1. ITV Report

GCSE results: What you can do next

From A levels and university to apprenticeships or working and studying abroad, what will you do?

School's out but what do you do next? Credit: PA

Further full-time study

If you are thinking about going to university then A levels, BTEC's or subject-based qualifications like the International Bacculaureate (IB) will help you get there.

BTEC's are vocational qualifications in subjects ranging from business studies to engineering. Level 3 BTEC's are the equivalent of A levels and are accepted by many universities if you want to study further.

The IB qualification has two levels for students aged 16-19 - the IB Diploma and the IB Career-related Certificate - and is recognised around the world.

If you are unsure if you want to go on to university, the IB Career-related Certificate could be for you as it is a vocational qualification which enables students to get an internship, apprenticeship or a job as well as study further.

Another alternative are the fairly new Cambridge Pre-U's. These can be done alongside or instead of A levels and there are 26 subjects to choose from. You can take up to four subjects at a time and each is a two-year course with exams at the end.

University students are now expected to graduate with up to £30,000 of debt. Credit: PA


If you want to work, earn money and gain a qualification at the same time then an apprenticeship could be for you.

There are over 1,500 jobs you could do from becoming a fitness coach to working in fashion or social media.

Each apprenticeship lasts from between one to three years and should pay the national minimum wage, holiday and bank holidays.

To do one you need to be:

  • Aged over 16
  • Have up to five GCSEs at grade A* to C including English and Maths but entry requirements vary
  • Show you have the ability to complete the programme
There are thousands of apprenticeships to choose from. Credit: PA


If you didn't do as well in your exams or don't have much work experience then a traineeship could be for you.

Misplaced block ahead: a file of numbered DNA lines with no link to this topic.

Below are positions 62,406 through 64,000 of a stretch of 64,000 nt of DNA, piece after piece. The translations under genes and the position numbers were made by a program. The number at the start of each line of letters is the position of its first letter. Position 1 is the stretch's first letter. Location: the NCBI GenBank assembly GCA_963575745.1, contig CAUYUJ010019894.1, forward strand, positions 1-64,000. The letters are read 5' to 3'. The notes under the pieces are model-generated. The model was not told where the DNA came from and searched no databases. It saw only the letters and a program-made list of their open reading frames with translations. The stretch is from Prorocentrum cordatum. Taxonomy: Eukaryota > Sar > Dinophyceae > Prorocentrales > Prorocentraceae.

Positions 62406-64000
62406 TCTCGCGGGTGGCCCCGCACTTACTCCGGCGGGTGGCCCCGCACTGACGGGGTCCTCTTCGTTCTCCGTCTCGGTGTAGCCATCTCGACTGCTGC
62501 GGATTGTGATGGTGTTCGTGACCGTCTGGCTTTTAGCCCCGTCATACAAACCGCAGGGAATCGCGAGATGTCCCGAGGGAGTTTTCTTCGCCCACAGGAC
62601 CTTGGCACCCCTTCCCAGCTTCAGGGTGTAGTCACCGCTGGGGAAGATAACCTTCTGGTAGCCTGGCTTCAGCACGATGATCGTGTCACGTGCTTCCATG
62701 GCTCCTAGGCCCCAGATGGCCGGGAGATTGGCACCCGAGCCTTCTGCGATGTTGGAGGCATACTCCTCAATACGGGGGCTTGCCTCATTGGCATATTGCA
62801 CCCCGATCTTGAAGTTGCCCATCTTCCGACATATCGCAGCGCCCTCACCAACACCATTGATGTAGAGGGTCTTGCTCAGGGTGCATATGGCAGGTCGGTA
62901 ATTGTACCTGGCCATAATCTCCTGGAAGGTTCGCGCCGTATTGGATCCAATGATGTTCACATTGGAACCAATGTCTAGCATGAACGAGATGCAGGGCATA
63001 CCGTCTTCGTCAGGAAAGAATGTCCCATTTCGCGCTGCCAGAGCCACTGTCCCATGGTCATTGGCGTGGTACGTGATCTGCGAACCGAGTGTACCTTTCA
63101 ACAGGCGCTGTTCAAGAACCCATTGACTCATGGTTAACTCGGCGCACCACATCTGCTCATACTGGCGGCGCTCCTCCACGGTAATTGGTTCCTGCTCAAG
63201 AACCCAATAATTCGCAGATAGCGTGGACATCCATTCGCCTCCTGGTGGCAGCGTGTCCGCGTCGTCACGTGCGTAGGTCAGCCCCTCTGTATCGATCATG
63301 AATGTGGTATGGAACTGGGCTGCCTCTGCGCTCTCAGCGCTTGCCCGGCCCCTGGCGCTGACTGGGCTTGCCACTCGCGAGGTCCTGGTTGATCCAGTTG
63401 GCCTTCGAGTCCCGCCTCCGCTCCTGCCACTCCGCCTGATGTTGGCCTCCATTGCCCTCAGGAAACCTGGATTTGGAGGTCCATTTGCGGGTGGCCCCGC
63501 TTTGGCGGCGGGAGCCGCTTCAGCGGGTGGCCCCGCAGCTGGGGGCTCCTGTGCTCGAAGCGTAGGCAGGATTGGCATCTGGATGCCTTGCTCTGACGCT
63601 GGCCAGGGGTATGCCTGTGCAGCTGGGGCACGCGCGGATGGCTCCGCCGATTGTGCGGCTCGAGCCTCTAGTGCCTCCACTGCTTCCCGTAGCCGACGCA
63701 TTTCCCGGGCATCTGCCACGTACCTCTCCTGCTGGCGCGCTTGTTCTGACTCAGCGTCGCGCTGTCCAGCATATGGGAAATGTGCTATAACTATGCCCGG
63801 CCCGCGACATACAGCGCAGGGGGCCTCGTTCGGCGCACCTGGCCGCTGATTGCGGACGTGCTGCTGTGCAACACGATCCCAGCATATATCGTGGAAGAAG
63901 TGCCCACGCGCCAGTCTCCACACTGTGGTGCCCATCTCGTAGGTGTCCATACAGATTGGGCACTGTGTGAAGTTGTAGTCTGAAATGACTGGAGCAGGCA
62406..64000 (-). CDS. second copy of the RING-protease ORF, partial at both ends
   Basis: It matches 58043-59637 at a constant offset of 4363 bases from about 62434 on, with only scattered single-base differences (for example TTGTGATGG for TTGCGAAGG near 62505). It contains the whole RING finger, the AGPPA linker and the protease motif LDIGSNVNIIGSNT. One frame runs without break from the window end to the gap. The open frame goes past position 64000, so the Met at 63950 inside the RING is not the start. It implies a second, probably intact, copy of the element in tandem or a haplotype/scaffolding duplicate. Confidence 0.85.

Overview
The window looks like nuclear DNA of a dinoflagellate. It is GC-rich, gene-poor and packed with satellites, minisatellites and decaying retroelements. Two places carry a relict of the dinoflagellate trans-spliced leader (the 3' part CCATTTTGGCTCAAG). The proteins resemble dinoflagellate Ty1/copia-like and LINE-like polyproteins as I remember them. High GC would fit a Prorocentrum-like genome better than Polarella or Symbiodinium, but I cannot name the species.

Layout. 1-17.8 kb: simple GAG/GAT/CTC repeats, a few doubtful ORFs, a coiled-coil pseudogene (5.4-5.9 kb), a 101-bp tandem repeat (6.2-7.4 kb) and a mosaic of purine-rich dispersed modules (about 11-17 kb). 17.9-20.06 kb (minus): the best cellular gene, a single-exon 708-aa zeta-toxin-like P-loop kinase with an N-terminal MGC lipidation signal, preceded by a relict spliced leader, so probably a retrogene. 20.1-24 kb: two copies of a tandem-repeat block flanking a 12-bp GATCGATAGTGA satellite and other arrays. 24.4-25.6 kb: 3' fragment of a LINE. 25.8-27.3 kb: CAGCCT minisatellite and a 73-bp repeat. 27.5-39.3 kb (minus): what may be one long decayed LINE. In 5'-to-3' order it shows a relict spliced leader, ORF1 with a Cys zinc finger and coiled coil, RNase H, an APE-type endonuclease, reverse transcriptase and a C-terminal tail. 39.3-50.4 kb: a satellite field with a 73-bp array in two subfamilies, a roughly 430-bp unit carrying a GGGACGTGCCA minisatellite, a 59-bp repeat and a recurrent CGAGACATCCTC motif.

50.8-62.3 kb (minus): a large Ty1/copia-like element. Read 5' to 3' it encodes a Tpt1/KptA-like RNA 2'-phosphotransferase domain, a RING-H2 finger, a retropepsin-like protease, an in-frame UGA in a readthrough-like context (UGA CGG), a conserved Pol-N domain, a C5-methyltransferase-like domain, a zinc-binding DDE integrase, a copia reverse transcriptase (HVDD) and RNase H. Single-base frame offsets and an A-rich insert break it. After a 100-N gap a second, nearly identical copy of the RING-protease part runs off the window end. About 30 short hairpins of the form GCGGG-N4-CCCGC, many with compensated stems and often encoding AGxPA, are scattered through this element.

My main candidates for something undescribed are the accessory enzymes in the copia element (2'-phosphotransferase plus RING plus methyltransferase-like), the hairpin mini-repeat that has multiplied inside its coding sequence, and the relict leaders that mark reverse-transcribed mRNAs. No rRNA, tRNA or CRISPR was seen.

Introduced in 2013 to help 16-23 year-olds become work ready, they can lead to a job or apprenticeship and last from six weeks to six months.

They are suitable for those who:

  • Have little work experience, are unemployed or working less than 16 hours a week
  • Are aged 16-19 and have less than the equivalent of two A levels grade A to C
  • Are aged 19-23 and have less than the equivalent of five GCSEs grade A* to C
Students can volunteer abroad from the age of 15 through some charities. Credit: Global Vision International

Volunteer or work abroad

If you want to travel when you have finished your studies then there are a number of schemes which allow you to get work experience too.

You may have to be 18 to do some of them but there are schemes run for 15-17 year-olds such as Global Vision International which last from two weeks up to one month.

However, many of these have to be paid for as they are run by charities so always check before applying.

Others include:

  • Projects Abroad - short-term voluntary work placements for 16-19 year-olds from building toilets in India to looking after animals in Argentina
  • The International Citizen Service - once in a lifetime opportunities for 18-25 year-olds to volunteer in Africa, Asia or Latin America
  • Camp America - work on one of thousands of summer camps in America and have fun as well as adding to your CV
Projects Abroad run summer projects specifically for those aged under 18. Credit: Projects Abroad

Work or volunteer while studying part-time

If you want to get some work experience but study at the same time then volunteering could be for you.

This could be at a charity or in a work-experience placement that interests you.

If you are unsure what you want to do take the Career Quiz and get inspired.

Working in a charity shop for just a few hours a week can boost your CV. Credit: PA

Supported Internships

If you you are a young person with learning difficulties who wants help getting a job then a Supported Internship could help.

Aimed at those aged 16-24, most of the learning is done in the workplace with a study programme put together for each individual student.

Information about them can be found at schools, colleges, from social workers or the Job Centre Plus.

For more information visit the Preparing for Adulthood website